Article one, section two, clause four of the United States Constitution states, "When vacancies happen in the Representation from any State, the Executive Authority shall issue Writs of Election to fill such Vacancies." A seat in the House of Representatives can be vacated for any number of reasons including resignation, or even an untimely death. The appointment of Tom Price (R), former United States House representative from Georgia's sixth congressional district, to Secretary of Health and Human Services in the Trump Administration, has now triggered a special election. Basically, there are three types of elections: primary, general, and local. A special election, however, can be called to fulfill a specific purpose--such as a vacancy. 

In the wake of a presidential election, typically the first national elections (for the House of Representatives or Senate) to take place are largely considered to be referendums or performance reviews of the current president. The winner of these early elections often reflects public sentiments regarding the president's agenda. Georgia now sits in such a position. Since Tom Price has vacated his House seat to become a cabinet secretary, representation for the sixth congressional district is now open. Phrases like "runoff election," and even the more interesting "jungle primary," are being used to describe the process of filling Secretary Price's seat. So let's break them down.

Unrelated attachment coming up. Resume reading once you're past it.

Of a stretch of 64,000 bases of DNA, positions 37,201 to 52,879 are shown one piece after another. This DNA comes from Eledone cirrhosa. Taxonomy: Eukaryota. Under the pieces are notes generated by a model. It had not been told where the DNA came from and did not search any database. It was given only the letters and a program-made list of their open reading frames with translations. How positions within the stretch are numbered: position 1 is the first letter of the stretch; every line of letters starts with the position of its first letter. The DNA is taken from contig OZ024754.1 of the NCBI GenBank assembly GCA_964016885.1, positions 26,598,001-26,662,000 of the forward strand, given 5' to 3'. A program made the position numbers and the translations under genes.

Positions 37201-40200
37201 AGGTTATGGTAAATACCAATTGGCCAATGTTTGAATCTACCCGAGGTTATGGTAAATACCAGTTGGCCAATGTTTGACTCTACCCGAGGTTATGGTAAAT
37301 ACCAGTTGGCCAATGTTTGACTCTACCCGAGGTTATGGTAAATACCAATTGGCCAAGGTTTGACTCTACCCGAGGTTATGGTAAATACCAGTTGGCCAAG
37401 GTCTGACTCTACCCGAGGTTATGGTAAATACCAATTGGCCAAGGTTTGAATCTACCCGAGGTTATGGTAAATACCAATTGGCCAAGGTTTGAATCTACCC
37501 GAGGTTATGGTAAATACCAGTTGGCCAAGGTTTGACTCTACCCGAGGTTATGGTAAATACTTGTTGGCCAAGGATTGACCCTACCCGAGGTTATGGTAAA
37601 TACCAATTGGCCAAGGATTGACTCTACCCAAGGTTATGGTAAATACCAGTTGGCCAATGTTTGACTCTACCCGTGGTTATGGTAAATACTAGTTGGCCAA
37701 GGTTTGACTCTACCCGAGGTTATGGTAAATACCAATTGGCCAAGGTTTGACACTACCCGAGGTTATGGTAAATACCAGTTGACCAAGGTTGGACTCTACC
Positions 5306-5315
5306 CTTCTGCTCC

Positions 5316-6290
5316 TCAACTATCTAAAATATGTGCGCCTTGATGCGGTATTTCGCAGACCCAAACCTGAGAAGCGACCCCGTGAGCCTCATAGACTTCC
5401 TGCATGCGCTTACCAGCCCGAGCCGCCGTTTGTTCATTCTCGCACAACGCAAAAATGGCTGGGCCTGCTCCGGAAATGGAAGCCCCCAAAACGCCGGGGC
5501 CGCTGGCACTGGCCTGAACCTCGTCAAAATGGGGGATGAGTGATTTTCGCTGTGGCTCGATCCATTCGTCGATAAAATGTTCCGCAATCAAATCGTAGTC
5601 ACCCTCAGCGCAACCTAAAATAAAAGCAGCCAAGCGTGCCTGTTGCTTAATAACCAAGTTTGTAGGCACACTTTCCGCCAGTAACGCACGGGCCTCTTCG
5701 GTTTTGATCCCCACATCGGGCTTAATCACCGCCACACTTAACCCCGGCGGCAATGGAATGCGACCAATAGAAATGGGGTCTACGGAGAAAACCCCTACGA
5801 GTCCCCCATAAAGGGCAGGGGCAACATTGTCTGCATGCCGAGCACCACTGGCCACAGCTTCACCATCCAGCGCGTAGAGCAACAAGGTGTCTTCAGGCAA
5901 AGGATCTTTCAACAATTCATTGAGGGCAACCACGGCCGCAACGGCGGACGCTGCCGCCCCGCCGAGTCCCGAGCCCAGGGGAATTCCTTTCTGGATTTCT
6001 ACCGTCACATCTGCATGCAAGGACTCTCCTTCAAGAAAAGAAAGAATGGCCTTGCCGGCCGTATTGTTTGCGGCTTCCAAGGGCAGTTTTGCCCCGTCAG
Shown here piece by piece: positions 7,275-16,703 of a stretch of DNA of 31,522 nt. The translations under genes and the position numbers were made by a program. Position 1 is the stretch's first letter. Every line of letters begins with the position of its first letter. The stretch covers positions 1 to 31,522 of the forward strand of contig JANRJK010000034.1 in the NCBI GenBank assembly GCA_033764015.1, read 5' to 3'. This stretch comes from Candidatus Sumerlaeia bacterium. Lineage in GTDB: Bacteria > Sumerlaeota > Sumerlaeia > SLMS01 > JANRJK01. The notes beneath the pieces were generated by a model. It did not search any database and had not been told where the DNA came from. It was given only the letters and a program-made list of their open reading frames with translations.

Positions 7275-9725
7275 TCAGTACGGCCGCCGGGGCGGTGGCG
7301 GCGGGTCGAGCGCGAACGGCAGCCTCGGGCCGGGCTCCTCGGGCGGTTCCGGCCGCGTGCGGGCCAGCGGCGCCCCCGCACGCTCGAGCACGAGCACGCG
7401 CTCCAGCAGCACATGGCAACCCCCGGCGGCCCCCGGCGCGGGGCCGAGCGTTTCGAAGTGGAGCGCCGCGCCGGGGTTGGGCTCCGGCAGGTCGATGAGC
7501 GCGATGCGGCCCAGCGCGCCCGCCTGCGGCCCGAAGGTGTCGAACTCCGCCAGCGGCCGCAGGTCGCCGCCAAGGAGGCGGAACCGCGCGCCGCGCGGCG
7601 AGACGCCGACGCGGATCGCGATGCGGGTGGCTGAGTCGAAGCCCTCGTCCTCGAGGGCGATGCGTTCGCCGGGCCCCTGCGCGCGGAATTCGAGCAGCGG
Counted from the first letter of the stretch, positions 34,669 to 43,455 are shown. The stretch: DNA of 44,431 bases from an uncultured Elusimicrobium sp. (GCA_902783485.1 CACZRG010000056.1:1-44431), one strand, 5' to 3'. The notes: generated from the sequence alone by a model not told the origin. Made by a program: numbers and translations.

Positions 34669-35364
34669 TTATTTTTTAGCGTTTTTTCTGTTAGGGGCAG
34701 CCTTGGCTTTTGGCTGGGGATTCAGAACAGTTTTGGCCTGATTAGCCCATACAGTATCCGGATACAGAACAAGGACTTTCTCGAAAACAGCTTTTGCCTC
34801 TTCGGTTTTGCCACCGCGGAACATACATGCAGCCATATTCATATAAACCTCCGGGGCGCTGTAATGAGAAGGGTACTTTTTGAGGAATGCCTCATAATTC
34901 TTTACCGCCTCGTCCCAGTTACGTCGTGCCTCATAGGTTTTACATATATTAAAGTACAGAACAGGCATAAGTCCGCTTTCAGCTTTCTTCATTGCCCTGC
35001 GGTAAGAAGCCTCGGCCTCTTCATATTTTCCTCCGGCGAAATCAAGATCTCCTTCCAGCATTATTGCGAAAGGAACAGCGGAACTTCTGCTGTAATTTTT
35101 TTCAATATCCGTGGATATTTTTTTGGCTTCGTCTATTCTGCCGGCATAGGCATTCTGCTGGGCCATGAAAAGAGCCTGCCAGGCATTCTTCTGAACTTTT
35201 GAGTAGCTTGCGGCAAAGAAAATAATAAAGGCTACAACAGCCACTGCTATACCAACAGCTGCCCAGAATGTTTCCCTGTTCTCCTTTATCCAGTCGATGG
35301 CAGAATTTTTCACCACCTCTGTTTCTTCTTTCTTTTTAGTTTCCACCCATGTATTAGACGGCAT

For a standard election to the House or Senate, both parties would normally hold a primary election and then the winners of those primaries would face off in a general election to win the office. During this special election what is more fomrally called a "nonpartisan blanket primary" or "top two primary" has taken place. Students will likely enjoy saying jungle primary a lot better, and perhaps for good reason. In this situation, all candidates, regardless of party affiliation, run in the same primary and, unless one candidate wins more than 50 percent of the vote, the top two vote-getters (Republican Karen Handel and Democrat Jon Ossoff) then face each other in a subsequent runoff election on June twentieth. In the race for Georgia's sixth congressional district seat, there were 18 candidates on the ballot!

To help educators get a handle on this interesting election and its connection to the wider national political landscape, some resources for research and background information, as well as lessons and activity ideas are included below. 

If teachers want students to go further they might present opposing views from conservative and liberal news sources for students to evaluate. Lessons from the Center for News Literacy can help them understand the difference between fact and opinion-based reporting on elections as well as how to spot and evaluate political biases and why media covers certain topics but not others. And for continuing local coverage, stay tuned to GPB's own Political Rewind, hosted by Bill Nigut for updates and discussion as the election unfolds!